Defiant May vows to stay on despite UK election blow

2017-06-10 06:57
Britain's Prime Minister Theresa May. (Dan Kitwood/Pool via AP)

Britain's Prime Minister Theresa May. (Dan Kitwood/Pool via AP)

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London - A defiant Prime Minister Theresa May vowed on Friday to form a government to lead Britain out of the EU despite losing her majority in a snap general election and facing calls to resign.

"What the country needs more than ever is certainty," the Conservative leader said after the shock outcome of Thursday's vote.

May had called the election three years early in a bid to strengthen her hand in looming Brexit negotiations, but her gamble backfired spectacularly.

With all but one of 650 seats declared, the centre-right party had the most votes and the most seats but lost its majority in the House of Commons.

Sterling plunged against the dollar and the euro as the election result created even more uncertainty over the whole Brexit process.

May sought permission on Friday from head of state Queen Elizabeth II to form a minority government, supported by Northern Ireland's Democratic Unionist Party (DUP).

In a statement outside Downing Street, the 60-year-old premier promised to "fulfil the promise of Brexit".

"It is clear that only the Conservative and Unionist Party has the legitimacy and ability to provide that," she said.

"This will allow us to come together as a country and channel our energies towards a successful Brexit deal."

European Council President Donald Tusk warned there was "no time to lose" in starting the negotiations, with the two-year countdown to Britain's exit from the European bloc already well underway.

Avoid a 'no deal' 

The Conservatives and the DUP, a socially conservative party that backed Brexit, are expected to work together on a vote-by-vote basis rather than enter a formal alliance.

May confirmed she intended to start talks with the Europeans on June 19 as planned, promising to "get to work".

She later announced that her top ministers, including finance minister Philip Hammond, foreign minister Boris Johnson and Brexit minister David Davis, would remain in their positions.

European Commission Chief Jean-Claude Juncker said he hoped there would not be "further delay" in the Brexit talks that "we are desperately waiting for".

Tusk added on Twitter: "We don't know when Brexit talks start. We know when they must end. Do your best to avoid a 'no deal' as result of 'no negotiations'."

May had threatened to walk away from the talks rather than accept a "bad deal", with Britain's exit bill and the fate of EU citizens in Britain among the early obstacles.

But EU budget commissioner Guenther Oettinger said May was now likely to be a "weak" partner.

"The British need to negotiate their exit but with a weak negotiating partner, there is a danger that the talks are bad for both parties," he told German radio.

'Lost confidence' 

The election campaign was rocked by two terror attacks, which drew attention to May's record in her former job as interior minister, while her own performances were heavily criticised.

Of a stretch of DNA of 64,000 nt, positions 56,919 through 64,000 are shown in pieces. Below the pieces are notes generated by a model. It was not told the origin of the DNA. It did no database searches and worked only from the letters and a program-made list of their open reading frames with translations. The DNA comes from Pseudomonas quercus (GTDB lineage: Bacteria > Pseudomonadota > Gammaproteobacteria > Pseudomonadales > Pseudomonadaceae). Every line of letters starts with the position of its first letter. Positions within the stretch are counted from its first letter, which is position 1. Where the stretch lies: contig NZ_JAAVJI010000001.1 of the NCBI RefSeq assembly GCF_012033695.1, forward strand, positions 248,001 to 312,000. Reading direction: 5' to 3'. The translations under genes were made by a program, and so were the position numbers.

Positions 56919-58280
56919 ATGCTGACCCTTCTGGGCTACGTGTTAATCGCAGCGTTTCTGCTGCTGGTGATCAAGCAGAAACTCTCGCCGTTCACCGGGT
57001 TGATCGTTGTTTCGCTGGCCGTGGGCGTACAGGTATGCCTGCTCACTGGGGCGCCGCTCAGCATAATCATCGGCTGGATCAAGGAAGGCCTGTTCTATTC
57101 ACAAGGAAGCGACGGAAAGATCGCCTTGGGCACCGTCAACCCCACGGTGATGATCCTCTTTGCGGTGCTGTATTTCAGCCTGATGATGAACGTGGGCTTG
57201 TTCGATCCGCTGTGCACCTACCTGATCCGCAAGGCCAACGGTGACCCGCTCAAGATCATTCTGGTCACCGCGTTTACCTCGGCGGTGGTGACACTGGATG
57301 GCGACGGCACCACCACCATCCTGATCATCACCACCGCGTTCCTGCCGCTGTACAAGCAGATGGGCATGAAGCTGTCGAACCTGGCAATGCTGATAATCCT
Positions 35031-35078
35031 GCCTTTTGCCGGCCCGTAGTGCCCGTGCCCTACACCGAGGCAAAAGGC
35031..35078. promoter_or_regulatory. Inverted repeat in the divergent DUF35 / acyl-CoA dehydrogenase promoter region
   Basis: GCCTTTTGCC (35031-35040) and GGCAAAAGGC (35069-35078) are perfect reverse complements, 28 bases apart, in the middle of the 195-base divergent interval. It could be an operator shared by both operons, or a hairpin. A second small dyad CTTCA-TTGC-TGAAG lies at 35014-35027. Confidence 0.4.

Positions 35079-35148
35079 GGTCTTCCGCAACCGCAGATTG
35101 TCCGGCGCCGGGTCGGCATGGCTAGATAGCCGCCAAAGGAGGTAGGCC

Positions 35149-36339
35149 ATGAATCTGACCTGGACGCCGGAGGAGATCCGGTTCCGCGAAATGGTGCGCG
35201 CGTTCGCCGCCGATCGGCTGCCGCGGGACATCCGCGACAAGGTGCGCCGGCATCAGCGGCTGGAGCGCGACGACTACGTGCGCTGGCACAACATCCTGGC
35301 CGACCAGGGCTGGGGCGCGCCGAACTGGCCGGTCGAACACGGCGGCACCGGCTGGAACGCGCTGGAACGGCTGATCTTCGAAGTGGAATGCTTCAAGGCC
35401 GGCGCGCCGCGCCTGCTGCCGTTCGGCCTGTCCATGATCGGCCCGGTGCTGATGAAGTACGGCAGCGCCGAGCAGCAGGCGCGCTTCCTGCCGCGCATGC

The vicar's daughter presented herself as a "strong and stable leader" but is now facing calls to resign after throwing away her party's 17-seat majority.

Labour leader Jeremy Corbyn, whose energetic campaign defied predictions of a crushing defeat, told May to quit, saying she had "lost votes, lost support and lost confidence".

May said she was sorry for Conservative members who lost their seats, saying: "I will reflect on what we need to do for the future to take the party forward."

Many in the party believe she has been fatally wounded.

Conservative lawmaker Heidi Allen said Britain needed a prime minister right now so May should stay on, but added that her days were numbered.

"I don't believe personally that Theresa May will remain as our prime minister indefinitely. In my view it may well just be a period of transition," she told LBC radio.

Former conservative minister Anna Soubry added that the premier "is in a very difficult place... she now has to obviously consider her position".

With all but one constituency declared, the conservatives won 318 seats - down from 331 at the 2015 election - while Labour was on 261, up from 229.

"Mayhem" screamed the headline on the front page of The Sun, Britain's biggest selling newspaper that is normally sympathetic to the conservatives.

"Britain is about to find out the price of that failure. Brussels will be licking its lips," it said.

The London Evening Standard, edited by former finance minister George Osborne who May sacked, splashed with a photo of her under the headline "Queen of Denial".

'Reckless' hard Brexit

In a night that redrew the political landscape once again, the UK Independence Party (UKIP) lost millions of voters, triggering the resignation of its leader Paul Nuttall.

The Scottish National Party of First Minister Nicola Sturgeon, which has dominated politics north of the border for a decade and called for a new independence vote after Brexit, lost 21 of the 56 seats it won in 2015.

Sturgeon said the results showed that "the reckless Tory pursuit of a 'hard Brexit' must now be abandoned".

May, who took over after the June 2016 Brexit referendum, began the formal two-year process of leaving the EU on March 29, promising to take Britain out of the single market and cut immigration.

Despite campaigning against Brexit, Labour has accepted the result but said it would prioritise maintaining close economic ties with the EU.



Read more on:    theresa may  |  uk  |  brexit

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